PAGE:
Figure 3 and Table 1 illustrate the interaction between AWS services and the communication between AWS and Azure.

AWS Cloud Intelligence Dashboard for Azure flow diagram showing flow of data from Azure Blob Storage to AWS services

Figure 3: Order of events

Step Description
1 An Amazon EventBridge scheduled task triggers the first AWS Lambda function to start the copy of Azure cost management CSV files to AWS.
2 Lambda functions query parameters and secrets stored in AWS Secrets Manager.
3 Lambda functions communicate with each other using Amazon SNS topics.
4 Lambda functions requests an OAUTH token from Azure Active Directory over HTTPS.
5 Lambda functions interact with Azure blob storage over HTTPS.
6 Lambda functions download CSV files to the Amazon S3 azurecidraw folder.
7 An AWS Glue schedule triggers the AWS Glue job.
8 AWS Glue job queries AWS System Manager Parameter Store to retrieve values used by the job e.g. Amazon S3 bucket name. This is part of CloudFormation deployments only.
9 AWS Glue job loads data from the Amazon S3 azurecidraw folder.
10 AWS Glue job transforms data and converts CSV files to Parquet format. The resulting Parquet files are stored in the Amazon S3 azurecidparquet folder.
11 AWS Glue job updates the AWS Glue table schema. The schema helps other services, like Amazon Athena, to understand the structure of the data stored in Amazon S3.
12 AWS Glue job copies the CSV files from the Amazon S3 azurecidraw folder to the azurecidprocessed folder and subsequently deletes the contents of the azurecidraw folder. This process ensures that the original files are preserved, allowing them to be reprocessed if needed.
13 If an error occurs while processing the CSV file, it is automatically copied to the Amazon S3 azureciderror folder.
14, 15 An Amazon Athena query uses the AWS Glue Table and Parquet files to build an Athena view.
16 Amazon QuickSight uses the Athena view as its data source. The data source refreshes each day.

Table 1: Order of operations

For more details on steps 1-6, review the blog post How to copy data from Azure Blob Storage to Amazon S3 using code.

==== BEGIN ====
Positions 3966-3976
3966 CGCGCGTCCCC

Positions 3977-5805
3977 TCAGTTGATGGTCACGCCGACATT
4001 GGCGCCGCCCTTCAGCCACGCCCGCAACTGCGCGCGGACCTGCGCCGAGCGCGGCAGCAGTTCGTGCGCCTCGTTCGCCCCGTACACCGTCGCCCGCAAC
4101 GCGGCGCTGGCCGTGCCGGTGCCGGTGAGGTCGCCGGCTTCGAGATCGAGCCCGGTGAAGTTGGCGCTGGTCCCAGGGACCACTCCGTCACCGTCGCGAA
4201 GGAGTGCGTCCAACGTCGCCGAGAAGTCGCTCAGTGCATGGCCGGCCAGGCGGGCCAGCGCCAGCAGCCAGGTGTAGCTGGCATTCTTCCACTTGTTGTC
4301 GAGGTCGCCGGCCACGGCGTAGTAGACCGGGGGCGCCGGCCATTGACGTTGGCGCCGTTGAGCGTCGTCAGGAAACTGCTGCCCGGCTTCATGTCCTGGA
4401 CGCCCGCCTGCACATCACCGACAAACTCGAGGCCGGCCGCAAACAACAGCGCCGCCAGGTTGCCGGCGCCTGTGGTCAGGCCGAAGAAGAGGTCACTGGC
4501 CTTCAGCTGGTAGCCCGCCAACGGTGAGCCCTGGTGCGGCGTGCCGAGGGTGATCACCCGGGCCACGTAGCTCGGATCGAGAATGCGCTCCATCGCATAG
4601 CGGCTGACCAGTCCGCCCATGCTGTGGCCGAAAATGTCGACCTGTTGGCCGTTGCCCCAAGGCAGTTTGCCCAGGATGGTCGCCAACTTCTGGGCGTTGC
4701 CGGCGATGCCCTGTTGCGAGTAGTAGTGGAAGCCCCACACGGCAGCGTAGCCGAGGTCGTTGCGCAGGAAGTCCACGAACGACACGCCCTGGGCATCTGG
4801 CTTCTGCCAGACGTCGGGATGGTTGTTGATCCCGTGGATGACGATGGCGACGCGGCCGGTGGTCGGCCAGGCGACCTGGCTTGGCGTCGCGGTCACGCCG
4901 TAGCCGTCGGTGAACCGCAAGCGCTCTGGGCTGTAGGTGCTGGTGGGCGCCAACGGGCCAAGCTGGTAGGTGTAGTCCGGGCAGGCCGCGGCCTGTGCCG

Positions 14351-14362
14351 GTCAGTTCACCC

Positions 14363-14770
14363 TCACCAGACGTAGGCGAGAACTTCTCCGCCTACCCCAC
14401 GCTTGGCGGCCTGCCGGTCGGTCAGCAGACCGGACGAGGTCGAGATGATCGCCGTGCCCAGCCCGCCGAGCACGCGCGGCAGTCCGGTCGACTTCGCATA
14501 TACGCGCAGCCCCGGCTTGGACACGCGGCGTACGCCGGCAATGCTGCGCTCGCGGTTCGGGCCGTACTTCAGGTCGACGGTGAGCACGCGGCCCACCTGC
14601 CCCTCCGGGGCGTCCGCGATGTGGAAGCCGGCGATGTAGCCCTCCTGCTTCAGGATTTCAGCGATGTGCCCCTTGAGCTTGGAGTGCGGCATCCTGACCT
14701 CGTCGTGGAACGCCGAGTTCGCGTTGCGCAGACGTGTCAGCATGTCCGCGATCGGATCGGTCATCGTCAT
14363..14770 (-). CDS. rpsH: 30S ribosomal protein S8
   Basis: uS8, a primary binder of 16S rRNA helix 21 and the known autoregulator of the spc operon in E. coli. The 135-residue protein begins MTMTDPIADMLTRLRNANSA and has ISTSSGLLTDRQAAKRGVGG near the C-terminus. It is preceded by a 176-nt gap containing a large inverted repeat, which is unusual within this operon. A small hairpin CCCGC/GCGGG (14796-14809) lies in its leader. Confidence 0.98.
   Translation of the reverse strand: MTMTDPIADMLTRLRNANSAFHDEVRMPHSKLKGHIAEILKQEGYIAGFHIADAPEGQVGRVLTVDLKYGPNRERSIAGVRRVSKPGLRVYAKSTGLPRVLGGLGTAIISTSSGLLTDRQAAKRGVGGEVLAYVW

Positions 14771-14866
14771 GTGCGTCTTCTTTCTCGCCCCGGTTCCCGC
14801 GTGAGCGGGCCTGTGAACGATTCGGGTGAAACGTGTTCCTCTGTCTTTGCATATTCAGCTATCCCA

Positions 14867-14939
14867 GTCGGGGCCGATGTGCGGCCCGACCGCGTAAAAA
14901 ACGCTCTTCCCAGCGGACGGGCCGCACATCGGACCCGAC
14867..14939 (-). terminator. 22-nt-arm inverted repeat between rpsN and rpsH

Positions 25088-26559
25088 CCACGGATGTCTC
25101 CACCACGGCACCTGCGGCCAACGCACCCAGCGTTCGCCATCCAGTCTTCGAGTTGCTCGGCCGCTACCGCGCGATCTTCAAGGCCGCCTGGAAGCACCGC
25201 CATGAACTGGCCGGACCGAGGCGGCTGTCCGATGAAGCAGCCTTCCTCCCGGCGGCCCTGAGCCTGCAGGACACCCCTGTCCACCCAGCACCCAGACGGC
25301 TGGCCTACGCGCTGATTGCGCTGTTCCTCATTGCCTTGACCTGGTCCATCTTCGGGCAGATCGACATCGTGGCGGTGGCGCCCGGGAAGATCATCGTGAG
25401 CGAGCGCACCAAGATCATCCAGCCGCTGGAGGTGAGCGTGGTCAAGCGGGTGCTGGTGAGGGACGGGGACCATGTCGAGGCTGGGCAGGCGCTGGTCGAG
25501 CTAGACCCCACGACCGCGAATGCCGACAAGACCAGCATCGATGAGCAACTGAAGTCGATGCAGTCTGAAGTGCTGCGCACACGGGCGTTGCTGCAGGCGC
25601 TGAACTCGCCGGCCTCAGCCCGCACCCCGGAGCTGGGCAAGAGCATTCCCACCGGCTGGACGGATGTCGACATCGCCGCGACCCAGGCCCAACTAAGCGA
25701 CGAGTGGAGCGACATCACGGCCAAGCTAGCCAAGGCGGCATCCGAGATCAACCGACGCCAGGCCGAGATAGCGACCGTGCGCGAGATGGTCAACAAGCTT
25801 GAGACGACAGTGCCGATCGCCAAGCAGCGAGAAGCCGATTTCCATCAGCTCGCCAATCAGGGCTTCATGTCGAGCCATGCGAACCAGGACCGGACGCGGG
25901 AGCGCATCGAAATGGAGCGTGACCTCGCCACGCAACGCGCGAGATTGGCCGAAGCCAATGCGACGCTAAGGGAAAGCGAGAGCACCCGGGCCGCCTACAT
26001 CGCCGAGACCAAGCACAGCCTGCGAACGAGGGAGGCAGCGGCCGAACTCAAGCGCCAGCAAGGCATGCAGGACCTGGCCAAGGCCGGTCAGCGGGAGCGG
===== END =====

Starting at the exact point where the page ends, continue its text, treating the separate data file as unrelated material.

Visit the Cloud Intelligence Dashboard for Azure workshop for a full setup guide and interactive sample dashboard. The workshop shows you how to:

  1. Setup prerequisites, including your Azure environment.
  2. Deploy the solution using AWS CloudFormation or Terraform
  3. Manually trigger an initial copy of data.
  4. Deploy a sample QuickSight dashboard.
  5. Create additional QuickSight visualizations.
  6. Complete common administrative tasks such as changing the schedule and adding additional Azure tags.

The code for this blog post is available in an AWS Samples Git repository. Costs for this lab include the following components:

  • AWS resources. Processing 2GB of data per day with the default configuration costs under $100 per month at the time of this writing.
  • QuickSight Enterprise. Refer to pricing.
  • Microsoft Azure egress data charges. Refer to pricing.

Clean up

If you no longer need the solution, refer to the clean up section of the workshop. It provides instructions on how to remove all resources associated with the solution, ensuring that you stop incurring any additional AWS charges.


In this blog post, we introduced you to the Cloud Intelligence Dashboard for Azure, a solution that lets you visualize your Azure usage costs in Amazon QuickSight. We showed you how the solution works and the AWS services it uses. The goal of this solution is to enable cost control for our customers, providing them with a panoramic view across multiple clouds. If you have any suggestions for future features, please log a GitHub issue at the repository.

AWS has significantly more services, and more features within those services, than any other cloud provider, making it faster, easier, and more cost effective to move your existing applications to the cloud and build nearly anything you can imagine. Give your Microsoft applications the infrastructure they need to drive the business outcomes you want. Visit our .NET on AWS and AWS Database blogs for additional guidance and options for your Microsoft workloads.

Contact us to start your migration and modernization journey today.

Mo Mohoboob

Mo Mohoboob

Mo is a Senior Solutions Architect at AWS specializing in Microsoft workloads. Mo has a passion for making things simple for customers to use. He is a DevOps advocate and loves creating solutions that help customers move faster. In his spare time Mo likes to be outdoors, hiking, gardening and traveling to far flung destinations off the beaten track.

Chris Schoerning

Chris Schoerning

Chris is a Specialist Solutions Architect at AWS. He is the oddball advocate for Database First solution development due to his background of database development and application development. He likes to simplify processes by initially overcomplicating them; then reducing them down to their necessary parts. Banana.